The average number of roundworms found in the hens showed large variation between flocks; ranging from 0 to 56 roundworms per hen with a mean of 10 worms. As regards Heterakis infections the average number per flock varied from 0 to 121 worms per hen with a mean of 17 worms. Access to outdoor areas had a significant effect on the number of roundworms. The more hours per day the hens had access to the outdoors, the lower the mean worm burden. Coarse fodder allocation did not affect the prevalence of intestinal worms.

An examination of droppings demonstrated that eggs from roundworms (Ascaridia galli) and Heterakis worms combined had a prevalence of 55 % at peak of lay and 61 % when visited at the age of 60-65 weeks in the eight countries. Compared to this the prevalence of roundworms was 68 % and of Heterakis worms 28 % in killed hens across the countries. The egg counts were probably mainly based on Ascaridia eggs, as intestinal droppings were used for analysis and Heterakis eggs are found in ceacal droppings to a larger extent.

Cardboard mite traps were used to examine blood mite levels. The number of blood mites – from at least 5 traps randomly distributed at the farm – varied between 0 and more than 10,000 irrespective of the traps being used in summer or winter.

High variation between farms

Plumage and keel bone evaluations were accomplished in 50 hens per flock at the age of 60-65 weeks. The results demonstrated that 0 to 100 % of the sampled hens had poor plumage and 0 to 96 % had wounds. Keel bone examinations revealed deviations or fractures present in at least one hen in every flock. Callus material as a result of former fractures was palpable in 0 to 88 % of hens per flock (mean 28 %) and deviations in 0 to 84 % of hens per flock (mean 31 %). Generally, the variation between the individual farms in the countries was high.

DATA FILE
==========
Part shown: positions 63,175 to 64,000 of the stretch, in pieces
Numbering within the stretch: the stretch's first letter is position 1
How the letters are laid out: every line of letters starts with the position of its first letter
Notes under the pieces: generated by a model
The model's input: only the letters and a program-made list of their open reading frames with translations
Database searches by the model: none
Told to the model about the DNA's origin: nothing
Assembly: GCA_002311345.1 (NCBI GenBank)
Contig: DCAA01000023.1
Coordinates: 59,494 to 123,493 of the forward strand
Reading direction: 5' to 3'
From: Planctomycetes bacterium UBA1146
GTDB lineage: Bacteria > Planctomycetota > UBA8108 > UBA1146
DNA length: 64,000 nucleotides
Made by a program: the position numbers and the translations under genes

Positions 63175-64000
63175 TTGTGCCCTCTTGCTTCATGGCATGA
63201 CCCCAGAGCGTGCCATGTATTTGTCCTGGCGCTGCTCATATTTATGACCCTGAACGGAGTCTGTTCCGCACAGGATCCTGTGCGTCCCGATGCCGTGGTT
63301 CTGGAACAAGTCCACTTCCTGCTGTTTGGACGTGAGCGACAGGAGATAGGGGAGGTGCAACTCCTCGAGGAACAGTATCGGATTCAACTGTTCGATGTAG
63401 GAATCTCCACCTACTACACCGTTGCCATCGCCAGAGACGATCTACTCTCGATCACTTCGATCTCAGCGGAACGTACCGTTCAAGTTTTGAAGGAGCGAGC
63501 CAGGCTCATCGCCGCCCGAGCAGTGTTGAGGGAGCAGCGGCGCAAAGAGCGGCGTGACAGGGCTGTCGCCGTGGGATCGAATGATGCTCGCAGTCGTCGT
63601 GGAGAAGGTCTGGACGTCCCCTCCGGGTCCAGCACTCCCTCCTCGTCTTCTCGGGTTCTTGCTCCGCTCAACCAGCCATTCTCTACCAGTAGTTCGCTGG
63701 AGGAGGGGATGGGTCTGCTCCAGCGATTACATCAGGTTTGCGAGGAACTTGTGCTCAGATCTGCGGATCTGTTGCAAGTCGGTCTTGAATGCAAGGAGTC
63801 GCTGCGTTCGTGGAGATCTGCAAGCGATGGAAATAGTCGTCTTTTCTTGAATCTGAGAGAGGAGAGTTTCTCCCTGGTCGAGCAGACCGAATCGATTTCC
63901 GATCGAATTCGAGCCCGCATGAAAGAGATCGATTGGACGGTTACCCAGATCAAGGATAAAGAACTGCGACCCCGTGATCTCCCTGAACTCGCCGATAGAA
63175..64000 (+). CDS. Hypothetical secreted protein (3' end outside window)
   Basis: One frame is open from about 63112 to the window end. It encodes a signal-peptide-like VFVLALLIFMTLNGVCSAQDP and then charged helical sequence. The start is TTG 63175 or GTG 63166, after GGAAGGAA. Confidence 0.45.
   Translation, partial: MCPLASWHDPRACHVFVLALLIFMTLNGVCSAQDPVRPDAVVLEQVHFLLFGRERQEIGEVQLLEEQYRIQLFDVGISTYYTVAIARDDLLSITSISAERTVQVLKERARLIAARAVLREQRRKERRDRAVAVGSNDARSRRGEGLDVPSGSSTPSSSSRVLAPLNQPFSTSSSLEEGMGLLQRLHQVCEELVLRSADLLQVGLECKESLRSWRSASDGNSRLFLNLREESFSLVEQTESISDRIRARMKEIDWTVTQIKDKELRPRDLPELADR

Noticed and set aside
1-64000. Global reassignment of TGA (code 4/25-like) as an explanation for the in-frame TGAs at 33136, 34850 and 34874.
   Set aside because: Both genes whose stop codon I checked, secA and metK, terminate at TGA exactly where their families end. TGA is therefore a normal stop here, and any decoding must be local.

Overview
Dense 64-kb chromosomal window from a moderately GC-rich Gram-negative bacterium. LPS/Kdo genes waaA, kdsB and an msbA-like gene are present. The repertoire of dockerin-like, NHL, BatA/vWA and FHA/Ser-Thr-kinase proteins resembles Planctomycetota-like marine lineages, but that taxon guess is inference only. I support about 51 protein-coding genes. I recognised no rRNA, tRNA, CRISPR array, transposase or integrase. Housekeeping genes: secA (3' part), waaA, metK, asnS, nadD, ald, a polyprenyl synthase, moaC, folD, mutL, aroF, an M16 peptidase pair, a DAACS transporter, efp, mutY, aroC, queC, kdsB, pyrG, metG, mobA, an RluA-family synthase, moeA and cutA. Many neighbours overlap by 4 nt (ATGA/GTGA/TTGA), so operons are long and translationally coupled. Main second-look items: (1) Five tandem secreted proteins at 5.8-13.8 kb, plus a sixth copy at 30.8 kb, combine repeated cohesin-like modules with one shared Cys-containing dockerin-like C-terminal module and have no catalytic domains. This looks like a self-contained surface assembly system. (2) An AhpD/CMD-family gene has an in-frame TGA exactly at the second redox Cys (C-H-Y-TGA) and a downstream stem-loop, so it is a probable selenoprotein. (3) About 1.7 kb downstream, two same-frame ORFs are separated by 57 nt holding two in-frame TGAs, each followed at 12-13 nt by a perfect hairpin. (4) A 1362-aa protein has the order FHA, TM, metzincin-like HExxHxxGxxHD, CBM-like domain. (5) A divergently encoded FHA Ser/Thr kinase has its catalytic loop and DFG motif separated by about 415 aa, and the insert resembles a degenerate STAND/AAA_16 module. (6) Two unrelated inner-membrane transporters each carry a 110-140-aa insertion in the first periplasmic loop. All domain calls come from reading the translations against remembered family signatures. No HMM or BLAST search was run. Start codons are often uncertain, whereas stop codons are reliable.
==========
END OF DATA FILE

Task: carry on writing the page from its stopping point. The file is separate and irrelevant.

Recommendations for egg producers

Many organic egg producers from most of Europe were directly involved in the project and have been directly affected by it; partly by contributing to the data collecting and partly by being informed about the results achieved. The results have been summarised in the form of recommendations in relation to the prevention of intestinal worms, optimisation of the use of outdoor areas, and the prevention of feather pecking and poultry diseases.

The recommendations are now available on the project’s website and here.
These recommendations are expected to constitute an important information source for organic egg producers in the future. The joint European data set collected during the project will be relevant for future decisions regarding the development of organic egg production.

HealthyHens is funded by CORE Organic II funding bodies. It ended 31 December 2014.
 


Read more

See project website

Go to "Recommendations to ensure hen health and welfare in organic husbandry" (English)
The leaflet is also available in
German, Italian, Dutch, Swedish and Danish

Read about the project on Organic Eprints

 

Contact persons:

Christine Brenninkmeyer and Ute Knierim,
University of Kassel, Germany
E-mail: brenninkmeyer@wiz.uni-kassel.de and knierim@wiz.uni-kassel.de

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Tags: Organic hens